Sins of the Father

The Torah's declaration that parents are not responsible for the sins of their children (and vice versa) is a gem of modern parenting advice.

Commentary on Parashat Ki Teitzei, Deuteronomy 21:10 - 25:19

Parashat Ki Teitzei is filled with rules. Rules about who we are and who we should be. Rules about how to build a just society. Rules about how to punish people who transgress the bounds of that society. Rules upon rules upon rules. In fact, there are over 70 mitzvot in this Torah portion.

In the midst of all of these laws about paying laborers and how to plow your field, comes this gem of a rule about parenting:

Parents shall not be put to death for children, nor children be put to death for parents: a person shall be put to death only for his own crime. (Deuteronomy 24:16).

This might not look like a parenting mantra at first glance, but it’s actually some incredibly deep and profound advice.

There is so much pressure on parents these days to raise their children the “right” way. In our modern global society, where information travels instantaneously across the world, the options feel infinite. And the arguments for each option are even stronger. Breastfeeding or bottle-feeding. Cry-it-out or co-sleep. These debates have torn the internet apart and caused parents themselves to come apart at the seams. As if the fourth trimester weren’t hard enough already.

But these overwhelming options are all outgrowths of the modern era. Back in the time of the Torah, there wasn’t a parenting guidebook. Learning how to be a parent was something that happened over time. Families lived in larger clans, and there was always a baby or small child who needed to be cared for, often by their older siblings. There was no guidebook, and no need for one.

These days, as families live further apart from each other, there isn’t as much hands-on learning about how to raise children. It wasn’t even recently that the word “parenting” even entered the wider culture, though the Merriam-Webster Dictionary cites its first use in 1918. So parents have to figure much of it out on their own, and the pressure is enormous. They are responsible not only for ensuring their children live to adulthood, but also for making them into good people. It’s like turning carbon into a diamond.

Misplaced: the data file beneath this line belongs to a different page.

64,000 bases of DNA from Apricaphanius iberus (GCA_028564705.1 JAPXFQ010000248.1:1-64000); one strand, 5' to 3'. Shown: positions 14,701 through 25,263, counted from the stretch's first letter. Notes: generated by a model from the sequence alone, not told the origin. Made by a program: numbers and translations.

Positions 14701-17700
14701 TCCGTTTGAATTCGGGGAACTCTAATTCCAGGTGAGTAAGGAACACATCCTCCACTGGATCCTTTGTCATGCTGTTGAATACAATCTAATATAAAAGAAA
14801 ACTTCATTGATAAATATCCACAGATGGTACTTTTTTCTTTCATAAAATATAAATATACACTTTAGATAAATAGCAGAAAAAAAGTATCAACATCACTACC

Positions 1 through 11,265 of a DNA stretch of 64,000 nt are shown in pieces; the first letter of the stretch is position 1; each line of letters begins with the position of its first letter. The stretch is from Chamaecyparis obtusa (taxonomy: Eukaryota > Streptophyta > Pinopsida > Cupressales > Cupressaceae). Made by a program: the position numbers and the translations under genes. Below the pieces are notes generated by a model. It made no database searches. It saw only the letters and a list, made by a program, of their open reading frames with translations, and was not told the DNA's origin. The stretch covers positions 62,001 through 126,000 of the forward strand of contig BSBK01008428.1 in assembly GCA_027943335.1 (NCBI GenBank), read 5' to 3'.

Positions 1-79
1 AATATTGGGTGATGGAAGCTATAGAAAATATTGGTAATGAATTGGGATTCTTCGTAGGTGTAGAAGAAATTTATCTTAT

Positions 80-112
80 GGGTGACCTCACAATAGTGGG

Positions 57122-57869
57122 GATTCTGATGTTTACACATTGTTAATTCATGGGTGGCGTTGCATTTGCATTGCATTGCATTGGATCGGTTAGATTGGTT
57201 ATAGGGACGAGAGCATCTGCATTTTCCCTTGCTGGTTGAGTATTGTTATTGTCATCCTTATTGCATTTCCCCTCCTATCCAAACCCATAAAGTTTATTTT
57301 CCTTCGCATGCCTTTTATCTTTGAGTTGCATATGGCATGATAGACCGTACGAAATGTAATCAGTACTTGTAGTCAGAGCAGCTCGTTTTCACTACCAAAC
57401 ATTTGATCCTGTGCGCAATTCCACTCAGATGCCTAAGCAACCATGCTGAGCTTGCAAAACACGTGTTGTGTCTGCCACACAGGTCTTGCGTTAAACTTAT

With this level of pressure, it’s a breath of fresh air to learn that parents are not responsible for their childrens’ sins. The pressure is off. Of course, parents can and should work hard to raise their children to be good people. But ultimately, the responsibility to be a good person belongs to the child.

Later in the Bible, in the book of Proverbs, this is stated even more clearly: “Raise up a child in the way he ought to go; he will not swerve from it even in old age.” (22:6) In other words, the work of child-rearing isn’t about raising the best child ever, but about raising a child in the way they ought to go, to be their own best self.

There’s a well-known Hasidic story in which Rabbi Zusya has died and appears at the gates of heaven, worried about what God will say to him. Will God berate Rabbi Zusya for not being more like Moses, or Solomon, or David? Instead, when God appears, God asks: Why weren’t you Zusya?

It is a parent’s most important job to help their children be themselves. Jewish tradition, in its infinite wisdom, allows this for all of us, even as it also allows for mistakes and learning and growth.

The pressure of modern parenting doesn’t leave a lot of room for error. But the Torah gives parents that space. The Torah understands that parents may fail. They may not be perfect. Their children may not be perfect. It grants space for honesty, communication, love, and trying again, even when we fail. And after we’ve tried and tried again, we are only accountable for ourselves.

Ki Teitzei gives us some profound modern parenting advice: the space to make mistakes. What an incredible relief.

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